Proteins are long molecules made from twenty different amino acids which link together like beads on a necklace. These ‘beads’ are not just random arrangements but are specifically positioned to carry out a unique biological function.
It is estimated that a human cell uses over 200,000 different proteins.1 A wonderful description of proteins is given by molecular biologist Michael Denton, “[If a cell were magnified a thousand million times]…in every direction we looked, we would see all sorts of robot-like machines. We would notice that these simplest of the functional components of the cell, the protein molecules, were astonishingly, complex pieces of molecular machinery, each one consisting of about three thousand individual atoms arranged in highly organized 3-D spatial configurations … the task of designing even one such molecular machine-that is a single functioning protein molecule- would be completely beyond our capacity at present…”2
One example of a very common protein is the hemoglobin molecule. Hemoglobin is a protein in our red blood cells which transports oxygen throughout our bodies. The molecule is perfectly designed to transport the optimal amount of oxygen in exactly the right way. If just one of the 287 amino acids which make up the hemoglobin molecule are out of place, an often fatal disease called sickle-cell anemia results. Because of this misplacement of just 1 out of 287 specific amino acids, the defective hemoglobin molecules bind together when the amount of oxygen in the bloodstream becomes low. This in turn stretches the red blood cells into a sickle shape which cannot easily flow through small blood vessels.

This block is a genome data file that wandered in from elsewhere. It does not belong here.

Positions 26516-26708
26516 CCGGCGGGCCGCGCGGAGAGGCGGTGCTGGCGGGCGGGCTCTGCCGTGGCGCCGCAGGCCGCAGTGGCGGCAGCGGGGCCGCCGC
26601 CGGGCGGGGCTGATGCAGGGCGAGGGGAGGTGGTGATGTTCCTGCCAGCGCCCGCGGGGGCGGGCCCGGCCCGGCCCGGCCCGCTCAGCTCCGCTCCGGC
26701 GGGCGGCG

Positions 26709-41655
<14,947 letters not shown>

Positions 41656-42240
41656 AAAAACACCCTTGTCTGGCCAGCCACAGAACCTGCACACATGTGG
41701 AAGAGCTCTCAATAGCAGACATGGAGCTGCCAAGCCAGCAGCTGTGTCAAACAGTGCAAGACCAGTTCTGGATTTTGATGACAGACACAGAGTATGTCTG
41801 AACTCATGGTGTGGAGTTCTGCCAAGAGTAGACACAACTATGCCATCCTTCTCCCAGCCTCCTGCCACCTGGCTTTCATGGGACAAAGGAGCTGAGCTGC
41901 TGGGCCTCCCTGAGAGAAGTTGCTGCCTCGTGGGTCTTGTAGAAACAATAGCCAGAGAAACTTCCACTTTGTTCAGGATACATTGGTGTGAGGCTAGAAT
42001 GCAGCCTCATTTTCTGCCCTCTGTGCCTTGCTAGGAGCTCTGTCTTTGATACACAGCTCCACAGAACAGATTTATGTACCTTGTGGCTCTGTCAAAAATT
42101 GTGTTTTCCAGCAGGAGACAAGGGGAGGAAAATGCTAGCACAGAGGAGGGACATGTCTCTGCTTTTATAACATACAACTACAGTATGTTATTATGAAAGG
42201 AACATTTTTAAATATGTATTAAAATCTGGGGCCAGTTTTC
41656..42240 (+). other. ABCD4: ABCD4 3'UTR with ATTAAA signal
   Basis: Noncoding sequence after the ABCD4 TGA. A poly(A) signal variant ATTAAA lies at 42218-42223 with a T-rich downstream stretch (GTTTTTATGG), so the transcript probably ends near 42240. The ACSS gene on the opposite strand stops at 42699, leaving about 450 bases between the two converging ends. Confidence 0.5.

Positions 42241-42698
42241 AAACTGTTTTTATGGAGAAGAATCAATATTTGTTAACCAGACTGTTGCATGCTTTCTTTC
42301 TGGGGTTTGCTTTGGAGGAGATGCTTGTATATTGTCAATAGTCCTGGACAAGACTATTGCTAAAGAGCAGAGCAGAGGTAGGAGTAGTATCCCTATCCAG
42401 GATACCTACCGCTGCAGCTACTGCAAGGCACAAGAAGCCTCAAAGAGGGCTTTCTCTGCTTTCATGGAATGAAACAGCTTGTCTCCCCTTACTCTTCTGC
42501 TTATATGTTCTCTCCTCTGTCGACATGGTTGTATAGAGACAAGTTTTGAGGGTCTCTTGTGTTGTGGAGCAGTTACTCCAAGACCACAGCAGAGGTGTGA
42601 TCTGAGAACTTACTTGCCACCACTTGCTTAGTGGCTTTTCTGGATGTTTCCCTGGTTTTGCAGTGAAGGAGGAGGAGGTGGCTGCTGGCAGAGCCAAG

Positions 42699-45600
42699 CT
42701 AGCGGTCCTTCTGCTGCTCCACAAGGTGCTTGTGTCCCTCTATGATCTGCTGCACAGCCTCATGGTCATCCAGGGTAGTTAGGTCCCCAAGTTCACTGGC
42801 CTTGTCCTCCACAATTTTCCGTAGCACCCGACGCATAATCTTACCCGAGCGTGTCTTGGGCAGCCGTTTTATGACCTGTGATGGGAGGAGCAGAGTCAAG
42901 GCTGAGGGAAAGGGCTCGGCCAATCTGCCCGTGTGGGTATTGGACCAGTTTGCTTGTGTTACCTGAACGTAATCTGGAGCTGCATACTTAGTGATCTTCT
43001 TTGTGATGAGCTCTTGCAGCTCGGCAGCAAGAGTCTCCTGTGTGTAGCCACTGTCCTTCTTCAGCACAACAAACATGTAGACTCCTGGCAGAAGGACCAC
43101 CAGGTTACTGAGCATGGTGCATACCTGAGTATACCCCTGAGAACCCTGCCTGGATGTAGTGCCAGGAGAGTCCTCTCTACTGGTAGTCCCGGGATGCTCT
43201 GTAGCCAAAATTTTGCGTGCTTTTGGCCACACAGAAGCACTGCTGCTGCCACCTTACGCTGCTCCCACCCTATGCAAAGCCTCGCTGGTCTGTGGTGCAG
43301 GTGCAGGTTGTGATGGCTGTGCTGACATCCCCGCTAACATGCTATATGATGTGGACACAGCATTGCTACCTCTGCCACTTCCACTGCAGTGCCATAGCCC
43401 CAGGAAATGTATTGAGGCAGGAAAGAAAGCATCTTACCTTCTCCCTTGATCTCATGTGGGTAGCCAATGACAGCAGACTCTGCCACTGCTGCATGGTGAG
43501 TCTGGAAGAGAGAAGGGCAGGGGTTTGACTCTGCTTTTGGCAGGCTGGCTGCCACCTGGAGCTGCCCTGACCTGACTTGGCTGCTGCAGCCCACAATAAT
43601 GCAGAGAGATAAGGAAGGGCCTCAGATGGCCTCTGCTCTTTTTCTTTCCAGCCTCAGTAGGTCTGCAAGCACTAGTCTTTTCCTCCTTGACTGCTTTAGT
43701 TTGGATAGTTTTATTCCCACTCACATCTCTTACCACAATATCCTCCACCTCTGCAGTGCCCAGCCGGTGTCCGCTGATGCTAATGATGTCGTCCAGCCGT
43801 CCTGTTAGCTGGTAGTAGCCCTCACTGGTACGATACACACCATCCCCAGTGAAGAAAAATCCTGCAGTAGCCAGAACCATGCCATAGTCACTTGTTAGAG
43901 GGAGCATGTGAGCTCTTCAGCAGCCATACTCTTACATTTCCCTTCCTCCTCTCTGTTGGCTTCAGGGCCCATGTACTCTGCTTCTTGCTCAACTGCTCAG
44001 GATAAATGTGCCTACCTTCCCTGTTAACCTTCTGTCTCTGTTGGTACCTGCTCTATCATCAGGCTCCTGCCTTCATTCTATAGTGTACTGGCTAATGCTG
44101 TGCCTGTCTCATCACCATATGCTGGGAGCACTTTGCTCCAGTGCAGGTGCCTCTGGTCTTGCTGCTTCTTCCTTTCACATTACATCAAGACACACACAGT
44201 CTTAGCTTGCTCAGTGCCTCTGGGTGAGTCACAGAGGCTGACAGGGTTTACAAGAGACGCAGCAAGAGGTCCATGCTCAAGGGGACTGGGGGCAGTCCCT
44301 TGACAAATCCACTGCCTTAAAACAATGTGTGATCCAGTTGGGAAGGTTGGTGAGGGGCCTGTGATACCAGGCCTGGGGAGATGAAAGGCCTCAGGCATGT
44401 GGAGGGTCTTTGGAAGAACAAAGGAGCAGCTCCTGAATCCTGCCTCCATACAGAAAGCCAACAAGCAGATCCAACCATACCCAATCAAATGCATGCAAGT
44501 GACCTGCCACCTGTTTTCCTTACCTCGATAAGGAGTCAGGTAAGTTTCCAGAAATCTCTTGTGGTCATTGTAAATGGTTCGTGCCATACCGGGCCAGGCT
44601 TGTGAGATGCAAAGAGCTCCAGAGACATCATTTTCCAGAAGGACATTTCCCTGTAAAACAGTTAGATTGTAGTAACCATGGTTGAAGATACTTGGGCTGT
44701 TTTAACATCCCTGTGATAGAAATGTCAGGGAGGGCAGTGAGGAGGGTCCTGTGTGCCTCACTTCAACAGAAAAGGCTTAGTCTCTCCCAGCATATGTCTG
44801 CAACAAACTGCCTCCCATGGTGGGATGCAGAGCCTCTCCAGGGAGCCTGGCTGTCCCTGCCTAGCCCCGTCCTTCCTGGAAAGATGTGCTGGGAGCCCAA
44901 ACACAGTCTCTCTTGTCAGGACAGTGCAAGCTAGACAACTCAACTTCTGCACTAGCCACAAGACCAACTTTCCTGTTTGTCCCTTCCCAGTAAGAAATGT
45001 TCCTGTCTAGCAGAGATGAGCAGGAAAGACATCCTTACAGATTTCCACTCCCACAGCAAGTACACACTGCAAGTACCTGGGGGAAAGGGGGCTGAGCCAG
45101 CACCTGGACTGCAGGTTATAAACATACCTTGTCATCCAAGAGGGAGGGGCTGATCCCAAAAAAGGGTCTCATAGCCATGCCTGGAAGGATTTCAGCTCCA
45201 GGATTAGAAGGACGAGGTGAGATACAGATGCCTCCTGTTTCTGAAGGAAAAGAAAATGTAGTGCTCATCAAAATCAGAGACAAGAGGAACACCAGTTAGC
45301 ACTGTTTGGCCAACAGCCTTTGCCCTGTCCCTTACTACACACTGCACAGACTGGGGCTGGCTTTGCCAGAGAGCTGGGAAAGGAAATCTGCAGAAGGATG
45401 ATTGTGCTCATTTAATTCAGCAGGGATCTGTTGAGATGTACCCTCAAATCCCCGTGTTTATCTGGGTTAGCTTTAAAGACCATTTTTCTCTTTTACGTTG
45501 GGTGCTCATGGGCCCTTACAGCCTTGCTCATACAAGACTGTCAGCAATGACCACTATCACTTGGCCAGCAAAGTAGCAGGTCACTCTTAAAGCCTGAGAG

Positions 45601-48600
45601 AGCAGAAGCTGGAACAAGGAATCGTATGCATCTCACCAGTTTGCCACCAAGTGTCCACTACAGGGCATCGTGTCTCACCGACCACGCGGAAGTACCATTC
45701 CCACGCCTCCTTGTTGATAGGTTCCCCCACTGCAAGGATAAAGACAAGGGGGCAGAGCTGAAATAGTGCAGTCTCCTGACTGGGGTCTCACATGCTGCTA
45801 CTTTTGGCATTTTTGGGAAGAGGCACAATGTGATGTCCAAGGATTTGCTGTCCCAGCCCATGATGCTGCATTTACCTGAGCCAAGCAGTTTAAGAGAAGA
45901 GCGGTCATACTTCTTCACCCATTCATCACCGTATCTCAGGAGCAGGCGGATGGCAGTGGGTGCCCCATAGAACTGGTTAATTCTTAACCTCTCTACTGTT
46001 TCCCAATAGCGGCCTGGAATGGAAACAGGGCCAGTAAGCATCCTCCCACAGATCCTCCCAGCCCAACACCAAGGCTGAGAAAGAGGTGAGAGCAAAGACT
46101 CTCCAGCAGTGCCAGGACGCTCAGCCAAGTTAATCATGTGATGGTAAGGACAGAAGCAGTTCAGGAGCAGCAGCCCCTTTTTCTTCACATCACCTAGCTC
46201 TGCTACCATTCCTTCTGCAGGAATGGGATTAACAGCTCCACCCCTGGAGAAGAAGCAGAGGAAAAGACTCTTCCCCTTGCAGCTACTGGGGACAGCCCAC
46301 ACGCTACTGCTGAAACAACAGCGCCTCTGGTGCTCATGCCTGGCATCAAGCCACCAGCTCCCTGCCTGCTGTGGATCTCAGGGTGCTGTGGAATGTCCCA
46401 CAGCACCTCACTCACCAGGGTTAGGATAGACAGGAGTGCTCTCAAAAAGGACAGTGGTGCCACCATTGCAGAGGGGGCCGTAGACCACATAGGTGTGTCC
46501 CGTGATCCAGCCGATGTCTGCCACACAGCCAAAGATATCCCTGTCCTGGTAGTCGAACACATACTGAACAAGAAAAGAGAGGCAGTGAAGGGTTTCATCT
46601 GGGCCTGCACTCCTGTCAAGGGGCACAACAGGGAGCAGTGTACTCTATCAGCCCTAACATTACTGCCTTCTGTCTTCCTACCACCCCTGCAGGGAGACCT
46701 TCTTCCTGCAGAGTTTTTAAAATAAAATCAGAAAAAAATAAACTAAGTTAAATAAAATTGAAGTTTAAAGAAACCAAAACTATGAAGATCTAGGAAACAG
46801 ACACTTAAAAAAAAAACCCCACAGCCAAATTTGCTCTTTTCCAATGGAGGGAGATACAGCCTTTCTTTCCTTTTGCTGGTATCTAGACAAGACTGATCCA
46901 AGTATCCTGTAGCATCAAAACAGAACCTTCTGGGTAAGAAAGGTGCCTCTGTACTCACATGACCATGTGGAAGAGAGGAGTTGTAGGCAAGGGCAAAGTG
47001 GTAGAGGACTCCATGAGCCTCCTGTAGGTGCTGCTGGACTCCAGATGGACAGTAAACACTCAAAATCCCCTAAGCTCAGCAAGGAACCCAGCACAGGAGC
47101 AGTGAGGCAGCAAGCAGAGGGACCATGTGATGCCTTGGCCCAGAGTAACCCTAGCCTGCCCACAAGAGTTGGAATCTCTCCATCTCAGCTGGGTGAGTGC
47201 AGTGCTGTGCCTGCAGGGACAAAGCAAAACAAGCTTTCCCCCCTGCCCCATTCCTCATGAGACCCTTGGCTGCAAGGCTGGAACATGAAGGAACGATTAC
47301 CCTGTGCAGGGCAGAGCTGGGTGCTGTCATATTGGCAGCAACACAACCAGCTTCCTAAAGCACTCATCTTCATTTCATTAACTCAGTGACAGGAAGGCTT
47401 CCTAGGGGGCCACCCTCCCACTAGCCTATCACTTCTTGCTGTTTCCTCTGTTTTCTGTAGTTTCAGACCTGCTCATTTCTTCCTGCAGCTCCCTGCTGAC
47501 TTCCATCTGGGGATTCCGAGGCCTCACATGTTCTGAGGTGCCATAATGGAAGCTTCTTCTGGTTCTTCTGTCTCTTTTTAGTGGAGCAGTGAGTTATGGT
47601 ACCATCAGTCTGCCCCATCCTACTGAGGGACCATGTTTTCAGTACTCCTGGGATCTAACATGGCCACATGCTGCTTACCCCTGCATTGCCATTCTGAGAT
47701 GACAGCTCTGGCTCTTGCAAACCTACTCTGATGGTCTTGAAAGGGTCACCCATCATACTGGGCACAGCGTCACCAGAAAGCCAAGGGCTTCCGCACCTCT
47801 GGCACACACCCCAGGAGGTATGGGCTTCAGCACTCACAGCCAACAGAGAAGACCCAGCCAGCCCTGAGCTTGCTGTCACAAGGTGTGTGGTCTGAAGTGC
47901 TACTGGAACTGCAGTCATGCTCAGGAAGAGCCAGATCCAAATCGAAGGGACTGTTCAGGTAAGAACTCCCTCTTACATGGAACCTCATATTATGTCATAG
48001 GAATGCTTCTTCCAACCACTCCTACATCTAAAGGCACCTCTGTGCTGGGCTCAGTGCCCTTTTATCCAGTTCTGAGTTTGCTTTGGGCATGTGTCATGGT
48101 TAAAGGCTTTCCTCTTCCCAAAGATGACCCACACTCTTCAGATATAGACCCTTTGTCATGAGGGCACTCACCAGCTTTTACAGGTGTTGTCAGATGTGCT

If this is the consequence of the misplacement of just one amino acid out of 287, how could all of the very specific proteins needed by the first form of life have formed by random chance? The simplest known form of life has over 100 different (and specific) proteins. These 100 proteins are all formed from only L-type amino acids and arranged in a very specific order by the controlling organism’s DNA molecule. Yet in the words of John Horgan, “The DNA cannot do its work, including forming more DNA, without the help of [proteins]. In short, protein cannot form without DNA, but neither can DNA form without proteins.”3
Further complicating the process is the fact that all laboratory experiments simulating the conditions necessary for the formation of life produce a random mixture of 50:50 R and L stereotypes. The odds of just one typical 287 unit protein forming (such as the hemoglobin molecule) with all L stereotypes, would be equal to flipping a coin and getting “heads” 287 times in a row. This will happen statistically only once in every 10124 tries. Most scientists agree that any specific event with odds greater than 1050 will never happen. But it gets even more impossible, because proteins are not just random molecules, but need the amino acids to be in a specific order to function correctly. The odds of getting the specific 100 proteins required for the simplest form of life, with all L stereotypes, and all in the specific order needed, is greater than 1/1010,000. Yet a single human cell uses not a mere 100 but 200,000 such specific proteins!!!
These outlandish odds demonstrate the scientific impossibility of the formation of life by chance reactions. Yet these problems are almost never presented in textbooks. Our children deserve better than indoctrination which ignores these overwhelming problems.
1. James Perloff, Tornado in a Junkyard, Refuge, 1999, p. 66.
2. Michael Denton, Evolution:A theory in Crisis, Adler & Adler, p. 328.
3. John Horgan, “In the Beginning”, Scientific American, 2/91, p. 119.